IDEAS home Printed from
MyIDEAS: Log in (now much improved!) to save this paper

Toward a reflexive framework to compare collective design methods for farming system innovation

Listed author(s):
  • Elsa Berthet


    (SADAPT - Sciences pour l'Action et le Développement : Activités, Produits, Territoires - AgroParisTech - INRA - Institut National de la Recherche Agronomique, CGS i3 - Centre de Gestion Scientifique i3 - MINES ParisTech - École nationale supérieure des mines de Paris - PSL - PSL Research University - CNRS - Centre National de la Recherche Scientifique)

  • Cécile Barnaud

    (DYNAFOR - Dynamiques Forestières dans l'Espace Rural - INP - Institut National Polytechnique [Toulouse] - INRA - Institut National de la Recherche Agronomique - Ecole Nationale Supérieure Agronomique de Toulouse)

  • Nathalie Girard

    (AGIR - AGrosystèmes et développement terrItoRial - INRA - Institut National de la Recherche Agronomique)

  • Julie Labatut


    (AGIR - AGrosystèmes et développement terrItoRial - INRA - Institut National de la Recherche Agronomique)

Registered author(s):

    Faced with strong environmental issues, the agricultural sector has to revise deeply its aims and performance criteria. Numerous methods have been proposed to involve heterogeneous stakeholders in farming system design, and several authors highlight the importance of reflexivity in such projects. Our paper aims at strengthening this reflexivity by proposing a comparative analysis framework contributing to the assessment of participative design methods for rural innovation with regard to explorative innovation. We used a framework proposed by Charue-Duboc et al. (2010) as an entry point to build an analytical grid enriched by the empirical analysis of three different participatory design methods in order to make it operational. The new framework we propose makes it possible to assess the capacity of these methods to foster exploratory innovation and enhance reflexivity regarding farming system innovation.

    If you experience problems downloading a file, check if you have the proper application to view it first. In case of further problems read the IDEAS help page. Note that these files are not on the IDEAS site. Please be patient as the files may be large.

    File URL:
    Download Restriction: no

    Paper provided by HAL in its series Post-Print with number hal-00781251.

    in new window

    Date of creation: 01 Jul 2012
    Publication status: Published in 10th European IFSA Symposium, Jul 2012, Aarhus, Denmark
    Handle: RePEc:hal:journl:hal-00781251
    Note: View the original document on HAL open archive server:
    Contact details of provider: Web page:

    References listed on IDEAS
    Please report citation or reference errors to , or , if you are the registered author of the cited work, log in to your RePEc Author Service profile, click on "citations" and make appropriate adjustments.:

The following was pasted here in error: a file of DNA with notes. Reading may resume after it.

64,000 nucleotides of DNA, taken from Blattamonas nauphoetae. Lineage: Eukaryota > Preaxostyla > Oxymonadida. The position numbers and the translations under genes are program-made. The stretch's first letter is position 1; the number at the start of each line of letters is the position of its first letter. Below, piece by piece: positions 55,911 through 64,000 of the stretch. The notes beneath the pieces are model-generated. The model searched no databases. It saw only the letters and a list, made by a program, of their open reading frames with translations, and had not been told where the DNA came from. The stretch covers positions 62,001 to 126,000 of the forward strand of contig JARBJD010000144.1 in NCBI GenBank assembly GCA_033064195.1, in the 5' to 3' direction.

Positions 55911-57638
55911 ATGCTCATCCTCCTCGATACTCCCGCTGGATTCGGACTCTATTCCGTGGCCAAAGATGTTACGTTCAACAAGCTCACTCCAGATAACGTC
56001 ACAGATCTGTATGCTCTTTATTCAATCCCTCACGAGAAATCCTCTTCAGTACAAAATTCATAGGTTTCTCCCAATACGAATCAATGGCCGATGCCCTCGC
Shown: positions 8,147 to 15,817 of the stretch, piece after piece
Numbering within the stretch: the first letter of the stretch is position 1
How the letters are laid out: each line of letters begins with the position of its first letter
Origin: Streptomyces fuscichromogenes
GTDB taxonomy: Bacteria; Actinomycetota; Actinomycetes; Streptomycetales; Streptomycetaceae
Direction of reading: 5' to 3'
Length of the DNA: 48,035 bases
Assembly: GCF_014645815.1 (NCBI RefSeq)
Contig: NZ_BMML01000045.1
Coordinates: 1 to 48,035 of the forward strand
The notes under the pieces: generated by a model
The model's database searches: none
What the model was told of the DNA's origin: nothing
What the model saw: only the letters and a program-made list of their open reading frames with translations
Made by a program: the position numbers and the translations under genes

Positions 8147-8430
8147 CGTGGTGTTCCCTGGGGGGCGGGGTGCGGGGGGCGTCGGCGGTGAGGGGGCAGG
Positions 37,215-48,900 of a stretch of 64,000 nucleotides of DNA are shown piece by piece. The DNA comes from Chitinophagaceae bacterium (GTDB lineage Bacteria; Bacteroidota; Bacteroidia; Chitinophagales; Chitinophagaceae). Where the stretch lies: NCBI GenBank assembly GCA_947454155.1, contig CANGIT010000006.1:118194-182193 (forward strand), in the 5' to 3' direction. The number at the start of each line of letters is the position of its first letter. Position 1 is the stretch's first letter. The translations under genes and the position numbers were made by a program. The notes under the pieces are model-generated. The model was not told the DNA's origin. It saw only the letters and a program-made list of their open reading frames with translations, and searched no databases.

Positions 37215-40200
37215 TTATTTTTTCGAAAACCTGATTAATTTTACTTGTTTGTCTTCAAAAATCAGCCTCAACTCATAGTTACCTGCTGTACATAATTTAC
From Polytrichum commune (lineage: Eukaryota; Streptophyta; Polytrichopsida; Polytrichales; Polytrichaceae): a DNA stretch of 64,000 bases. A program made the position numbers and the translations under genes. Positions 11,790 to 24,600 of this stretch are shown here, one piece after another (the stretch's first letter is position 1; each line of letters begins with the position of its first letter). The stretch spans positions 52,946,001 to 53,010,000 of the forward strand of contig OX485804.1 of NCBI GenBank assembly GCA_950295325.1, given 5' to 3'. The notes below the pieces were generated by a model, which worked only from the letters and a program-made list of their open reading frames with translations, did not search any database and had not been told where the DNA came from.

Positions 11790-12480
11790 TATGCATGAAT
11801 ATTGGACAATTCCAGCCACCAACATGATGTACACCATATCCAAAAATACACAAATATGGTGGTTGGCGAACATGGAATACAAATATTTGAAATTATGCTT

in new window

    1. Vanloqueren, Gaëtan & Baret, Philippe V., 2009. "How agricultural research systems shape a technological regime that develops genetic engineering but locks out agroecological innovations," Research Policy, Elsevier, vol. 38(6), pages 971-983, July.
    2. Olivier Barreteau, 2003. "Our Companion Modelling Approach," Journal of Artificial Societies and Social Simulation, Journal of Artificial Societies and Social Simulation, vol. 6(2), pages 1-1.
    3. Geels, Frank W., 2004. "From sectoral systems of innovation to socio-technical systems: Insights about dynamics and change from sociology and institutional theory," Research Policy, Elsevier, vol. 33(6-7), pages 897-920, September.
    Full references (including those not matched with items on IDEAS)

    This item is not listed on Wikipedia, on a reading list or among the top items on IDEAS.

    When requesting a correction, please mention this item's handle: RePEc:hal:journl:hal-00781251. See general information about how to correct material in RePEc.

    For technical questions regarding this item, or to correct its authors, title, abstract, bibliographic or download information, contact: (CCSD)

    If you have authored this item and are not yet registered with RePEc, we encourage you to do it here. This allows to link your profile to this item. It also allows you to accept potential citations to this item that we are uncertain about.

    If references are entirely missing, you can add them using this form.

    If the full references list an item that is present in RePEc, but the system did not link to it, you can help with this form.

    If you know of missing items citing this one, you can help us creating those links by adding the relevant references in the same way as above, for each refering item. If you are a registered author of this item, you may also want to check the "citations" tab in your profile, as there may be some citations waiting for confirmation.

    Please note that corrections may take a couple of weeks to filter through the various RePEc services.

    This information is provided to you by IDEAS at the Research Division of the Federal Reserve Bank of St. Louis using RePEc data.